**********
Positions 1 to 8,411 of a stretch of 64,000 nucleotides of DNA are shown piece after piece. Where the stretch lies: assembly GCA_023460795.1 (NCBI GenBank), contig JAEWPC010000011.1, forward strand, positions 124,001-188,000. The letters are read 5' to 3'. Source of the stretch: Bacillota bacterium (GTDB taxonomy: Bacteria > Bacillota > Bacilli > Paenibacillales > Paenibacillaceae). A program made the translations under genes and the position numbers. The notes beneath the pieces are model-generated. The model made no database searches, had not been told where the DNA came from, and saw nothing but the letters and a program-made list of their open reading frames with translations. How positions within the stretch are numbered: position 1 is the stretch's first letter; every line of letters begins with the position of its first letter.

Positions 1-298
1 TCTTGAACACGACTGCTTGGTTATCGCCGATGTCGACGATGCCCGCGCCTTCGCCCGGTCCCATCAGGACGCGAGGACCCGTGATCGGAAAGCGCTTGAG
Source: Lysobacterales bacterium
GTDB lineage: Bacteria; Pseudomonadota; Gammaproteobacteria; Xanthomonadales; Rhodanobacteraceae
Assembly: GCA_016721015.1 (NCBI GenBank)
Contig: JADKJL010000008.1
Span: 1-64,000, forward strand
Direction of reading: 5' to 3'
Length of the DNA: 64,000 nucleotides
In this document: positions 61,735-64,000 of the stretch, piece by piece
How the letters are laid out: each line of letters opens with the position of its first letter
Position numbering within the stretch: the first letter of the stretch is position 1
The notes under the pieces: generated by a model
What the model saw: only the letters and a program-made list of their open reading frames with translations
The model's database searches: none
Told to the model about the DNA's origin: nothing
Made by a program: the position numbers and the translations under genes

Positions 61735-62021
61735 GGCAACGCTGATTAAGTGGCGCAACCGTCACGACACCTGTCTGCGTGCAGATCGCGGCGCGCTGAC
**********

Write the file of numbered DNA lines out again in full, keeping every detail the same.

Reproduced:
Positions 1 to 8,411 of a stretch of 64,000 nucleotides of DNA are shown piece after piece. Where the stretch lies: assembly GCA_023460795.1 (NCBI GenBank), contig JAEWPC010000011.1, forward strand, positions 124,001-188,000. The letters are read 5' to 3'. Source of the stretch: Bacillota bacterium (GTDB taxonomy: Bacteria > Bacillota > Bacilli > Paenibacillales > Paenibacillaceae). A program made the translations under genes and the position numbers. The notes beneath the pieces are model-generated. The model made no database searches, had not been told where the DNA came from, and saw nothing but the letters and a program-made list of their open reading frames with translations. How positions within the stretch are numbered: position 1 is the stretch's first letter; every line of letters begins with the position of its first letter.

Positions 1-298
1 TCTTGAACACGACTGCTTGGTTATCGCCGATGTCGACGATGCCCGCGCCTTCGCCCGGTCCCATCAGGACGCGAGGACCCGTGATCGGAAAGCGCTTGAG
Source: Lysobacterales bacterium
GTDB lineage: Bacteria; Pseudomonadota; Gammaproteobacteria; Xanthomonadales; Rhodanobacteraceae
Assembly: GCA_016721015.1 (NCBI GenBank)
Contig: JADKJL010000008.1
Span: 1-64,000, forward strand
Direction of reading: 5' to 3'
Length of the DNA: 64,000 nucleotides
In this document: positions 61,735-64,000 of the stretch, piece by piece
How the letters are laid out: each line of letters opens with the position of its first letter
Position numbering within the stretch: the first letter of the stretch is position 1
The notes under the pieces: generated by a model
What the model saw: only the letters and a program-made list of their open reading frames with translations
The model's database searches: none
Told to the model about the DNA's origin: nothing
Made by a program: the position numbers and the translations under genes

Positions 61735-62021
61735 GGCAACGCTGATTAAGTGGCGCAACCGTCACGACACCTGTCTGCGTGCAGATCGCGGCGCGCTGAC